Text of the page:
meredith said...

My girls are a little younger at 11 and 13, but I just love this age. We really do have fun together now. I'm not too worried about the teenage years that have been hyped up as terrible. I think we'll survive :)

Pat said...

Seems to me every stage is so precious.
I'm particularly enjoying the now when they are the wise ones and can keep me on the straight and narrow.

KLM said...

My almost-12-yo has forbidden me to tell stories about when she was a baby. Or a young child. I think it embarrasses her to think that she ever needed me. Because, you know, 12 years old is when you start living independently and driving a car. Well, that's what she seems to think.

Have I mentioned how very eager I am to have school start again?

Catherine A. Winn said...

Such a cute post. Your teens sound like fun kids to be around.

Medeia Sharif said...

Oh, dear. I don't have kids, but this reminds me of some of my students.

Kappa no He said...

Trade teenagers with me, please. I think mine is at "those" years you and Charles are talking about. *sniff*

Mary Witzl said...

AnneS -- Oh, I've got a whole arsenal of cringe-worthy stories I can bring out if I need them. The diaper stories are good, but the food ones are even better.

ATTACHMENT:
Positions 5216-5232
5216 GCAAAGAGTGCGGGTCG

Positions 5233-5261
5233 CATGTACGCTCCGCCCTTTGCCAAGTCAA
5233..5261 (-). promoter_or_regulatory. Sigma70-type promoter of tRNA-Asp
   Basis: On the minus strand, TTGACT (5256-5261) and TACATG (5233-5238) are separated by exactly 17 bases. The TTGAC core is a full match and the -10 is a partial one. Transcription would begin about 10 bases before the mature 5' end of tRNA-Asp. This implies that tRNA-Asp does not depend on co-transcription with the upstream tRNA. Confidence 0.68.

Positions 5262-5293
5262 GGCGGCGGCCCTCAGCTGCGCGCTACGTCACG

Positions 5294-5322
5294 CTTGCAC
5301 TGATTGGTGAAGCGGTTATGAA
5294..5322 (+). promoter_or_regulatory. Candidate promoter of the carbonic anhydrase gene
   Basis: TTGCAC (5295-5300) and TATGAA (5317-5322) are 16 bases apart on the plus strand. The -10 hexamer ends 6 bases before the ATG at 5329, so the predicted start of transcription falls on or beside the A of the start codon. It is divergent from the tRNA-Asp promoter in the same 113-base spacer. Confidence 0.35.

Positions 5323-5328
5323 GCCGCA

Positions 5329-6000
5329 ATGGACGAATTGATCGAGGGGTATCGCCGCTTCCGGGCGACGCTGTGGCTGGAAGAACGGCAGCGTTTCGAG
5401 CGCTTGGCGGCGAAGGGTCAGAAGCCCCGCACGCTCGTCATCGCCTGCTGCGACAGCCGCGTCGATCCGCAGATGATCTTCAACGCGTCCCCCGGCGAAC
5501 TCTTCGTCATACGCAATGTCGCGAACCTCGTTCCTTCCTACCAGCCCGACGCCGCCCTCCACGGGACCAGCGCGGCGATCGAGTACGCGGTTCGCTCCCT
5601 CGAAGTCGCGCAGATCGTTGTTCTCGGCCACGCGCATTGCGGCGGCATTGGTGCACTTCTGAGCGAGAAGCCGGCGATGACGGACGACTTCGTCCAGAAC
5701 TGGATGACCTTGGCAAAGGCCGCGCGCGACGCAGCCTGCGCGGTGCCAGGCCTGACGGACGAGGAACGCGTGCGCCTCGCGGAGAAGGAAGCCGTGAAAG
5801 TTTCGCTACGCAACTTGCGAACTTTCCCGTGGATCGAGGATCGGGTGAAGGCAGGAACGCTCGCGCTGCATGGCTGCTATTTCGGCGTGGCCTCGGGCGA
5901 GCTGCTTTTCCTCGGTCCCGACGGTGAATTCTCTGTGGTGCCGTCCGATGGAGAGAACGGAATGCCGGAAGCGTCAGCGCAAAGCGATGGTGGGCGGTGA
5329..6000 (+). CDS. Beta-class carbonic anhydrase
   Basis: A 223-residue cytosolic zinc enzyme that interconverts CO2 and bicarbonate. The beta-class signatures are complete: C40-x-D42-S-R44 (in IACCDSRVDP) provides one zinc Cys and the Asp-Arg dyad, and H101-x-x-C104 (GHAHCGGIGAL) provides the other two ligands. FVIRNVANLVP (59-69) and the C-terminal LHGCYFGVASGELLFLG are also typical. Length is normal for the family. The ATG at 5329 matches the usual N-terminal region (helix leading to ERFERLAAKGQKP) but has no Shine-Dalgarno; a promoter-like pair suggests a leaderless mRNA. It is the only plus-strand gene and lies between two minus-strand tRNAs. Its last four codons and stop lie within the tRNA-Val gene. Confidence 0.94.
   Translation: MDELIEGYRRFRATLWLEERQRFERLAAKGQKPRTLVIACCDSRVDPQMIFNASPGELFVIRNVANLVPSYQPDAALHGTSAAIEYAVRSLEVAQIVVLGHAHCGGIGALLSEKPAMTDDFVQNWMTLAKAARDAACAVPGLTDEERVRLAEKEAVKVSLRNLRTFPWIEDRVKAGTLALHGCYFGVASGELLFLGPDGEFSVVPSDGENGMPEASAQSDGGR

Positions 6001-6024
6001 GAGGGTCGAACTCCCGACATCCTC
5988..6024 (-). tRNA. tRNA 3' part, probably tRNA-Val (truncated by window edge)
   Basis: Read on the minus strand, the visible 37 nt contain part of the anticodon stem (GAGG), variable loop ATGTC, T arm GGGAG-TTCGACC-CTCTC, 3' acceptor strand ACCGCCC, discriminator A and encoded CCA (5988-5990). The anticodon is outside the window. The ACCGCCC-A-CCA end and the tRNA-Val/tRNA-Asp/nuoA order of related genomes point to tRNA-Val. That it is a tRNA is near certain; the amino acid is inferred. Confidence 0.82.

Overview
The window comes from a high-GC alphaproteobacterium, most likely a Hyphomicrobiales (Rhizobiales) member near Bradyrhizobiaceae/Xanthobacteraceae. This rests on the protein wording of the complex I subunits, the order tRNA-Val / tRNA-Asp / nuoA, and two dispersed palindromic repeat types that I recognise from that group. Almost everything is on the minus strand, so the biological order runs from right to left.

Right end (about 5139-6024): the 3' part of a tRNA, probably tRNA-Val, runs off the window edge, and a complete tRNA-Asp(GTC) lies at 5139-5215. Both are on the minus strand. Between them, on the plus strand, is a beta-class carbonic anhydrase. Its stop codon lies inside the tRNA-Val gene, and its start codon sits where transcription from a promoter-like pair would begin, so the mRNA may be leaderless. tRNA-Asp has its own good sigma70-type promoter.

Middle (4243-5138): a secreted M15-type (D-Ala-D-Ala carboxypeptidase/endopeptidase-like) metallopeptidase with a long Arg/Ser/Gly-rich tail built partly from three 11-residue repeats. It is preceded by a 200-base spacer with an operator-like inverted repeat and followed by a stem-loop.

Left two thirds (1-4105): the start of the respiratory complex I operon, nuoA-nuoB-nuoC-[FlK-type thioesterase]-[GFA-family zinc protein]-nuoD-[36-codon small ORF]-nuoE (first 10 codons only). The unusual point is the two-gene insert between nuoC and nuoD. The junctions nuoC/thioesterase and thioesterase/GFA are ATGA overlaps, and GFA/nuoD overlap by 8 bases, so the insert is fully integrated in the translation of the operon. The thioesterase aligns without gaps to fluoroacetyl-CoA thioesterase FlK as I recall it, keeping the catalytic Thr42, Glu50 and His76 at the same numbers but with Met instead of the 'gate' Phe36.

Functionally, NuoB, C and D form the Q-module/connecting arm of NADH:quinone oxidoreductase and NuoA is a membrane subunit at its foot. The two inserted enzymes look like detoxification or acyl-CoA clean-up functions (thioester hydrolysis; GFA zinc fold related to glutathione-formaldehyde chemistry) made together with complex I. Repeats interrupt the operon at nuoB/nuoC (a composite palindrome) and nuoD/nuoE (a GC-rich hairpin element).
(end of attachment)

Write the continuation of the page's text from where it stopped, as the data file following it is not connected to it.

Robin -- Bike rides brought out the whiners in our family too, though nobody complained about their balls hurting. For some reason, I've completely forgotten whether I was like this at their age. I seem to remember going on LONG, arduous hikes with my parents, without the tiniest complaint. Good thing my parents aren't around to help me with my memory...

Meredith -- 11 is a great age, but 13 was a different matter. But if you're pals with your 13-year-old daughter, good for you AND her -- and have you considered contacting the Guinness Book of World Records people? ;o)

Pat -- Oh, I live for the day when my girls are wise women and not just wise-guy wise! It must be wonderful to get to that point.

KLM -- At some point our kids take a good look at us and realize that, old and daft as we are, we are still privy to loads of dirt on them. I remember the horror of listening to my mother's amused accounts of all the cute things I said and did as a toddler. She meant no harm at all, but I saw her as a loose cannon.

Catherine -- Thank you! Most of the time they're pretty good, but they definitely have their moments.

Medeia -- One of the hardest times for me was when I was teaching teenagers, then going home and being the mother of them. Not the same ones as I was teaching, of course, but it was still a hellish experience.

Kappa -- (Big hug) I know how awful what you're going through can be. One minute, you've got a kid who's more like a pal; the next minute, you're with this surly, sullen stranger who treats you like an unwelcome doormat (weird collocation, but you know what I mean). At some point, that scowling teenager will become your friend again -- take my word for it. (If you still want to swap, let's go for it. I may wait until a certain time of month -- I bet you'll be begging for your kid back.)

planetnomad said...

I love this post.

And yes, I get nostalgic when I see little ones too, but I do love my teens. They are a lot of fun! (most of the time)